Long Beach Museum of Art to Open Three New Exhibitions on February 19

January 23, 2015, In The News, Press Room

Young-Il Ahn

First 2015 Exhibitions to Feature the Works of Contemporary Artist Young Il-Ahn and Two Exhibitions from the Museum’s Permanent Collection

Long Beach, CA – The Long Beach Museum of Art will launch its 2015 programmatic season with three new exhibitions on February 19. The three exhibitions are an eclectic mix of contemporary art and artists that exemplifies the Museum’s goal of showcasing Californian artists. All three exhibits will run through April 12.

The exhibitions are:

A Memoir of Water: Works by Young-Il Ahn

February 19, 2015 – April 12, 2015

A Memoir of Water: Works by Young-Il Ahn features large-scale abstractions that examine the seemingly endless portrayals of the element. The extraordinary life of contemporary artist Young-Il Ahn is inextricably interwoven into the layers of his work. Due to the transformative experience of being lost at sea and his mastery of the medium, Young-Il Ahn skillfully and methodically paints portraits of the ocean in an array of colors and textures that has led him to develop his work into a profoundly contemporary aesthetic. Seemingly simple, his dexterity with paint must be seen to be appreciated. His practice is meticulous and encourages a meditative state during the creative process.

Milton Wichner Collection

February 19, 2015 – April 12, 2015

The Milton Wichner Collection at the Long Beach Museum of Art illuminates a significant aspect of art history in Southern California. In the 1930s and ‘40s, Southern California became a creative refuge for European artists fleeing the ravages of World War II. Milton Wichner arrived in Los Angeles in 1936 to set up his law practice. His interest in European modern abstraction was intensified upon meeting Galka Scheyer, a representative of the artists Oskar Fischinger, Laszlo Moholy-Nagy, Wassily Kandinsky, Lyonel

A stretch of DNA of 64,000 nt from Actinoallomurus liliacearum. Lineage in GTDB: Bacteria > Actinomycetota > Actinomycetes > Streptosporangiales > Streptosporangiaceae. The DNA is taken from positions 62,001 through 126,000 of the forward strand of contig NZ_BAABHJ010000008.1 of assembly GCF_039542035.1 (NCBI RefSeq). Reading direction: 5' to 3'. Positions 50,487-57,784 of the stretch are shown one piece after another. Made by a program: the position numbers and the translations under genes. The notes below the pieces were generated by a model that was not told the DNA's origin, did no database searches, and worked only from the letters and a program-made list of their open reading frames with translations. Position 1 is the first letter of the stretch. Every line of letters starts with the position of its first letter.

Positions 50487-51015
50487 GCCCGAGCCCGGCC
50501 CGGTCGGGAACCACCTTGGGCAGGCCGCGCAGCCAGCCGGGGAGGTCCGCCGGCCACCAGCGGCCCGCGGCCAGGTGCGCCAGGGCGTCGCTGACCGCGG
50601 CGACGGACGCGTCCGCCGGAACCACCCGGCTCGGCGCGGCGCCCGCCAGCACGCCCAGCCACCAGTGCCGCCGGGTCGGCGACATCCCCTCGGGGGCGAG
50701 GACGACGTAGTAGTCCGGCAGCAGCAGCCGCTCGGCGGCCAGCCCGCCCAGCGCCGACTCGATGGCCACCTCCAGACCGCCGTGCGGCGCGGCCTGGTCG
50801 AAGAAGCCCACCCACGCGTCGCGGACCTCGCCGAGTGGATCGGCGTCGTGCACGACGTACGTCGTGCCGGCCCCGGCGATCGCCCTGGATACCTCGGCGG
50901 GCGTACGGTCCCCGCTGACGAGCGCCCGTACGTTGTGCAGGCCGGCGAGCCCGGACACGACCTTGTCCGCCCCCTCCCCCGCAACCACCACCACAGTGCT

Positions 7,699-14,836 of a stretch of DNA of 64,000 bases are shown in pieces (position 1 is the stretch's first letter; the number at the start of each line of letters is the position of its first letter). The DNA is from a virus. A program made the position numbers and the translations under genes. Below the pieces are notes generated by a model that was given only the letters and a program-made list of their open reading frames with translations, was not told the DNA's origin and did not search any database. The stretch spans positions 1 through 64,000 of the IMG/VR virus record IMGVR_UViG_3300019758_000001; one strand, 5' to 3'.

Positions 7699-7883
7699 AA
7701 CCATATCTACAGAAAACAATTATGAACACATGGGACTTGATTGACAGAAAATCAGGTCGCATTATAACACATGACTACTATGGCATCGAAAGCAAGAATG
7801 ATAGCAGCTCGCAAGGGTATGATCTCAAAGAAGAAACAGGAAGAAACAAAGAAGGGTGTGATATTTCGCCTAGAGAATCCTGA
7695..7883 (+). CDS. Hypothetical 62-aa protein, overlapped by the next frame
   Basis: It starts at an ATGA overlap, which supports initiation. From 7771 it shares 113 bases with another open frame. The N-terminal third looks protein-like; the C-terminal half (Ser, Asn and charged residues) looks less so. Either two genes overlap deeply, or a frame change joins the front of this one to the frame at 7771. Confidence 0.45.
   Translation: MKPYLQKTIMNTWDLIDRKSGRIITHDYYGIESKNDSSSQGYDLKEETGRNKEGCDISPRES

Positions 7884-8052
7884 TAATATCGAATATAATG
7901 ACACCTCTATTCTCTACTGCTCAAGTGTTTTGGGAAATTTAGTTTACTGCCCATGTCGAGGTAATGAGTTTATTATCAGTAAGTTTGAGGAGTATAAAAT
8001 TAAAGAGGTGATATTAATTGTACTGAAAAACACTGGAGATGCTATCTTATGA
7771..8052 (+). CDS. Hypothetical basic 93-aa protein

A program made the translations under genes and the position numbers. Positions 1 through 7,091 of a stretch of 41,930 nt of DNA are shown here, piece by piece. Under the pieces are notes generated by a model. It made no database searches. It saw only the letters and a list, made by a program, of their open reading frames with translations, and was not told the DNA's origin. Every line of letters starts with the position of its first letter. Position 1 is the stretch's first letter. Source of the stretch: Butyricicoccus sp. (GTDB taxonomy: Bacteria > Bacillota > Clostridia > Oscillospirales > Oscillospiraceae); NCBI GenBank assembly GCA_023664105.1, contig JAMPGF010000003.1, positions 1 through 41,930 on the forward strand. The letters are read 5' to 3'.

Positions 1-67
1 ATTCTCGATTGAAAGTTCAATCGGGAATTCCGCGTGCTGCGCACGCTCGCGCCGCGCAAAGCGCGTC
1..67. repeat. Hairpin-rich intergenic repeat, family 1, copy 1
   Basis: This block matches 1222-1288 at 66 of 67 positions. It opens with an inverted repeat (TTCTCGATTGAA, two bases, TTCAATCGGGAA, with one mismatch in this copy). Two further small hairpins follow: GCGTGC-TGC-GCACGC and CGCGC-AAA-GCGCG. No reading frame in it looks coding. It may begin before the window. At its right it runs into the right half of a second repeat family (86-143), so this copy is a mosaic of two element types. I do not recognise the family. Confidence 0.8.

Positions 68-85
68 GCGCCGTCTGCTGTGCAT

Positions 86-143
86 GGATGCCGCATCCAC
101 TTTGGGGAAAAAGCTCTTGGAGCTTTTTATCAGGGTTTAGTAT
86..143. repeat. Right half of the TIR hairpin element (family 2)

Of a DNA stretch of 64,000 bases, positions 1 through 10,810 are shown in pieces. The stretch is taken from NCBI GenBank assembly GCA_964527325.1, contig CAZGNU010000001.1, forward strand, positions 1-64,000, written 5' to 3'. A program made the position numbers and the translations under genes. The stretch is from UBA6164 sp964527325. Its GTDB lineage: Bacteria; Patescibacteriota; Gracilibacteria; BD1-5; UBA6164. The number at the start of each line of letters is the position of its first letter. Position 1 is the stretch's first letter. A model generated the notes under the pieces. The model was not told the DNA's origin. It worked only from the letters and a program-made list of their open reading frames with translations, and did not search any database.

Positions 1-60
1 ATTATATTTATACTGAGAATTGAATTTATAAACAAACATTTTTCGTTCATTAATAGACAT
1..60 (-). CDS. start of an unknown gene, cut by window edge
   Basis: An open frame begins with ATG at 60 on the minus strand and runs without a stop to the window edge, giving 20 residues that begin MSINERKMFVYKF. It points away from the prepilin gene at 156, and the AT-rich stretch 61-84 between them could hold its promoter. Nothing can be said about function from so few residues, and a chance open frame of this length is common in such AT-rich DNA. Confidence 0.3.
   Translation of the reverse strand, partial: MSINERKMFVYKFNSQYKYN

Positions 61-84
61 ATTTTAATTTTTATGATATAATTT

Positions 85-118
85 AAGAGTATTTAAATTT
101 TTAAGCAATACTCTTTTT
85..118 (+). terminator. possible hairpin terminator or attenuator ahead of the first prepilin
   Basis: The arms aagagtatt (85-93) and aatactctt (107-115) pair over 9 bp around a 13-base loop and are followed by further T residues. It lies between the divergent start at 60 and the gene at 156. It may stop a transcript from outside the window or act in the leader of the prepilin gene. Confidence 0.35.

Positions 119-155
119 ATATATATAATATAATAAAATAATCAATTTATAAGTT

Feininger, and Alexej Jawlensky. At Scheyer’s exhibitions, Wichner saw contemporary European Modernists paintings on the west coast for the first time. Scheyer’s efforts to interest Southern Californians in this work met with minimal success at the time, but Wichner was convinced and was especially enthusiastic about the colorful work of Jawlensky. With this exhibition, the Museum welcomes back five striking paintings by Jawlensky that have been on loan to the Getty Museum since 2011.

Presence and Absence: Black and White

February 19, 2015 – April 12, 2015

Color is a powerful tool in the artist’s repertoire, but what happens when artists eliminate color and depend upon the stark contrast of black and white to convey all of their visual expression? Over the last two years, the Museum has presented first Seeing Red followed by the Many Moods of Blue, both drawn from the Museum’s permanent collection. Presence and Absence: Black and White explores the permanent collection through black and white in many different media and formats including paintings, glass, and ceramics. Color, when it appears at all, becomes a nearly fleeting, subtle accent. This selection of artworks offers an eloquent argument for the evocative presence of black and/or white. Rather than the distraction of color, the eye rests on the shapes and forms for the aesthetic experience of the work. The selected artworks may be either completely black or completely white, or play with the contrast of the two. The overall impact is simultaneously restrained, refined, energetic, and elegant.

A private opening reception of the exhibitions for LBMA members and the media will be held on Wednesday, February 18 from 5:00 – 7:00 p.m. Members of the media may RSVP by calling 562.439.2119 ext. 239.

Posted: In The News, Press Room